MM Yeah originally we intended Pretty Lights to be what Pretty Lights Music is. Originally there were three of us, my friend Ben was in it and was on my first album…Ben O’neil. At that time we were playing our instrumental stuff live with synthesizers and stuff and we were working on an album where he was signing and I think he got a DUI or something, anyway he couldn’t travel and what not so he ended up like getting a job while Derrik and I worked on the debut Pretty Lights album but it was always intended for us to be together, we were friends and a group together. So then about three months after we released the debut album I was robbed and stabbed at gunpoint and I had to get out and recover for like a year and half. I had to learn to rebuild my upper body weight, my hand was cut and they told me I was never going to play keys again, and I proved them wrong. So basically a bunch of stuff happened that basically meant Derrik had to carry the torch for us and by the time I got back into it just didn’t make much sense after having a double album and all and I didn’t want to just re-incorporate myself into it and I had to stay home and take care of my dad who had cancer so I couldn’t tour. So then we had to figure out what to do and Derrik and I talked about it and I didn’t really want to come out as Michal Menert of Pretty Lights Music and keep the confusion up so we just decided that I could come out on my own and have a chance as a solo artist to release under the name. And also because we had shifted between like 3 people, and 2 people, and 1 person and all that stuff so Pretty Lights was kinda like an idea for us, it was like an umbrella for us to do whatever we wanted, and for awhile Pretty Lights for us was like us rapping to our beats we just laid ya know and then like it was like real synthesizer downtempo IDM stuff and then it went to like hip hop stuff and then what Derrick and I were doing which is like sample based stuff so it was like this shifting thing, like an umbrella for the 3 of us or the 2 of us to do whatever we were doing. So thats what Pretty Lights is, it was a group but it was more of an idea.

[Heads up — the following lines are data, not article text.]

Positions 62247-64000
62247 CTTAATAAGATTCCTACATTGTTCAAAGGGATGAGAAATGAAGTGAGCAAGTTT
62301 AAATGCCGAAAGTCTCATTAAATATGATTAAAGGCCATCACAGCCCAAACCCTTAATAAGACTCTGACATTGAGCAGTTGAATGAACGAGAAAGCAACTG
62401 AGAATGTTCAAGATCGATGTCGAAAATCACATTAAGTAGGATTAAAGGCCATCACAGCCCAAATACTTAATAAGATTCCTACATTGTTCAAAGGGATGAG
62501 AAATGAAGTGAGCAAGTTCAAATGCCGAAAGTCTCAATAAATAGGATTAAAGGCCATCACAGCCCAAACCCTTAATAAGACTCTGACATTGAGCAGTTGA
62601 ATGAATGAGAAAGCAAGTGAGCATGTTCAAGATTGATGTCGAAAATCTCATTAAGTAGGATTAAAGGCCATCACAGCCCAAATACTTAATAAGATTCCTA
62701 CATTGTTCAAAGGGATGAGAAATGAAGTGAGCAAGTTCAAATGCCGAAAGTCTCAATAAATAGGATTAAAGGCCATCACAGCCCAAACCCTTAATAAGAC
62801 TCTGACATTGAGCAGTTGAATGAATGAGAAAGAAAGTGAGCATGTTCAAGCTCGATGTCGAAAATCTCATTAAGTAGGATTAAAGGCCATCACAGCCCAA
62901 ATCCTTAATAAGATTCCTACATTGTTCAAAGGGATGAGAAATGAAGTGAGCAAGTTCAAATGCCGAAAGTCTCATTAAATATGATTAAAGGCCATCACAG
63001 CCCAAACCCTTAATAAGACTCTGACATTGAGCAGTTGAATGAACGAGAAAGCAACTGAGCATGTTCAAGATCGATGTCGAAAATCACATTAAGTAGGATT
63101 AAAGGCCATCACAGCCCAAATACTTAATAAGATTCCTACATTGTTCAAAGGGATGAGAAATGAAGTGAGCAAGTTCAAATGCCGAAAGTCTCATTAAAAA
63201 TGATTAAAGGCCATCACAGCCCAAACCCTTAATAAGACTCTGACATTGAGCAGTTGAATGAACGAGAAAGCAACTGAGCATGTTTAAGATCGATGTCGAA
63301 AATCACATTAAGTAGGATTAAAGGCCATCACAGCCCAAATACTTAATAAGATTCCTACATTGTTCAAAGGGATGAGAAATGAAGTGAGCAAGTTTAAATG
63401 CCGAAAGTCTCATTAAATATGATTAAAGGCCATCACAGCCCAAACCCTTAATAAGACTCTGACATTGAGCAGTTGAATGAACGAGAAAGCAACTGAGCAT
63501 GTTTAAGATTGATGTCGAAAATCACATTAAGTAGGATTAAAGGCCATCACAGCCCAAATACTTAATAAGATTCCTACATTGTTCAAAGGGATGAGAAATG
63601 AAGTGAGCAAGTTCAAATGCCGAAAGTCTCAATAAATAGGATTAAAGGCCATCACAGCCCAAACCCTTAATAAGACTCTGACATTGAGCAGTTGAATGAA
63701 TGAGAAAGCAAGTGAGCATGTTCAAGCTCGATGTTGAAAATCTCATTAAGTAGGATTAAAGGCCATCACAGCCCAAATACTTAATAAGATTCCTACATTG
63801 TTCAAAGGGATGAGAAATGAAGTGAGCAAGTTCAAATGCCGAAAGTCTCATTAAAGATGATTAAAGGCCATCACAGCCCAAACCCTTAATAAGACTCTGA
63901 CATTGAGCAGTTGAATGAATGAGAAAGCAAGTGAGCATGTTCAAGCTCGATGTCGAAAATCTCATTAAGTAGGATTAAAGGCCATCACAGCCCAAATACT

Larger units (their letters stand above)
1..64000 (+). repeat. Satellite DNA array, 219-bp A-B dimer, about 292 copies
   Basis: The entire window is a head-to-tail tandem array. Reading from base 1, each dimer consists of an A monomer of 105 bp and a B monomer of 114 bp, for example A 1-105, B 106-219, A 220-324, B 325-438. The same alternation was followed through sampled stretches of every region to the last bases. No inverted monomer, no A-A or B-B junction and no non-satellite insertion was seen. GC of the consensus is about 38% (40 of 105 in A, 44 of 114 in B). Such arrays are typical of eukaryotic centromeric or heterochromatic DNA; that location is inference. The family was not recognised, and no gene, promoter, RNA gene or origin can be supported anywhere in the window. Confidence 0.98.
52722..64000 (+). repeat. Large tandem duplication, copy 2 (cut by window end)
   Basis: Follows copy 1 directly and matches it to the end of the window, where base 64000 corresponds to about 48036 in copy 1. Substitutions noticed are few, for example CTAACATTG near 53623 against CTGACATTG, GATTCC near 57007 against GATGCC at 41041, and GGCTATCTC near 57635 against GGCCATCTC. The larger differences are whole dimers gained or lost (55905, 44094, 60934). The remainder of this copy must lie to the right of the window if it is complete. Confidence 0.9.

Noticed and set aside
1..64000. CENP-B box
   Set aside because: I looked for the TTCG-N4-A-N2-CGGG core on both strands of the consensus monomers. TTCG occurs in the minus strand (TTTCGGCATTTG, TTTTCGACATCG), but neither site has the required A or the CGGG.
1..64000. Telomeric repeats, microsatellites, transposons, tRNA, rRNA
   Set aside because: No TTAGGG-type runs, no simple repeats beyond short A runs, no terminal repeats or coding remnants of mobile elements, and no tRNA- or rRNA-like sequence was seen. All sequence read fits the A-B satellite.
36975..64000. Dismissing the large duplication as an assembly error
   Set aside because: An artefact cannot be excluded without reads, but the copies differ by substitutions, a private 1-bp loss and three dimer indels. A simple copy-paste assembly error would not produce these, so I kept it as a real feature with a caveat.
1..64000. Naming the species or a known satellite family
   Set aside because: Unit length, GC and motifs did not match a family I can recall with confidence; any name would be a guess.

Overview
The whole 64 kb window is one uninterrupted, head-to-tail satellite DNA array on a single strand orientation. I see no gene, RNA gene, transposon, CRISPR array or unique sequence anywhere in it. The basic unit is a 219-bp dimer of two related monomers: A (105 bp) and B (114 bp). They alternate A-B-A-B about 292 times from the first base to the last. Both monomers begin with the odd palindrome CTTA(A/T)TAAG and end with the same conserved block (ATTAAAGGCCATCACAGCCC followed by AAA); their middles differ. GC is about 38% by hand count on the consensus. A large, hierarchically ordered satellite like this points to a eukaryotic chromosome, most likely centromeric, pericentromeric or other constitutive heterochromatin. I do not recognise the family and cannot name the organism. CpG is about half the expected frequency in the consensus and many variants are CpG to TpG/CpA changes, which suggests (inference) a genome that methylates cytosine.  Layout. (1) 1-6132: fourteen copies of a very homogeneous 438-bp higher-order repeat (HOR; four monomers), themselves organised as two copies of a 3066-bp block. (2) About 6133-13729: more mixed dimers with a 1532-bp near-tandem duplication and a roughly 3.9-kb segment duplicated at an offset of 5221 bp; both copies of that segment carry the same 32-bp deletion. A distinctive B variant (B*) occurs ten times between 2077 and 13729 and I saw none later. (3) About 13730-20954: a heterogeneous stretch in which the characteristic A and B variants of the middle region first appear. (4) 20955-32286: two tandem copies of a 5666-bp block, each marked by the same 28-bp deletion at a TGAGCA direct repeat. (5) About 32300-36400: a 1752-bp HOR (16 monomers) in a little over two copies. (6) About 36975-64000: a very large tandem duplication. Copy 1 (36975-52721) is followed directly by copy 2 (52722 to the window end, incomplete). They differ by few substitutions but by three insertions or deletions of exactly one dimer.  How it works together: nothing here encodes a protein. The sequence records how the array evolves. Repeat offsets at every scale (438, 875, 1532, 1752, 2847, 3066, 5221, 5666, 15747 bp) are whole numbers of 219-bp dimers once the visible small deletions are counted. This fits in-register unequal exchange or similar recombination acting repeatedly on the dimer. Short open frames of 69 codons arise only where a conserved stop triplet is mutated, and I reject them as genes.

VW You have been involved with music for a long time and even said you played piano as kid, what was it that brought you to be the Electronic Music Producer that you are today?
MM I think it was like growing up with Hip-Hop in a scene that didn’t have much Hip-Hop so really what was going on with production was like underground raves in Colorado at the time so there was that element of that and seeing that and it was late 90’s when like Q-bert and the Scratch Pickles who were like scratch DJ’s and like Pharcyde who were starting to headline Raves, I started seeing the potential of it. And it was also going to the record store and wanting a certain type of music and going to the Hip-Hop section and being like I want this but I want another something in it, and going to the electronic section and the funk section and looking for that sound that I wanted, it was going through all the different genres and being like, Man I want a combination of all this, so if I want that music I just have to make it. So I just started messing around, and like i’m known for my sample stuff but I have some sample free stuff in my sets too. Right now i’m trying to do a whole sample free EP that is multi conceptional instead of just like a sample free song in the middle of one of our sample based albums. So it’s just the pursuit of what do you wanna hear, and trying to take the best parts of the music that I love and putting them together, and not just in a protein shake kinda way, but actually making it it’s own entity.
VW So you would say your making music that you want to listen to versus something that will be commercially successful?
MM Oh yeah definitely, and I think thats one of the reasons I am not as popular as I could be is because I haven’t really tried to cater to the crowd too much. I mean of course in my live sets I am definitely engaging and I give myself to the crowd but it’s more emotional than stylistic you know. It’s like I’d rather give my emotions up to the crowd that my personality or my sense of individuality up to the crowd to please them, ya know.
VW Your music could be listed under quite a few genres, how would you describe your music?
MM I describe it as, I guess, um, collage-based electronic hip-hop. Or collage-based analogue electronica. Thats funny growing up I learned that the more names a genre usually had, the worse it usually was, ha.
VW I would definitely describe your sound as a West Coast Sound, would you agree with that?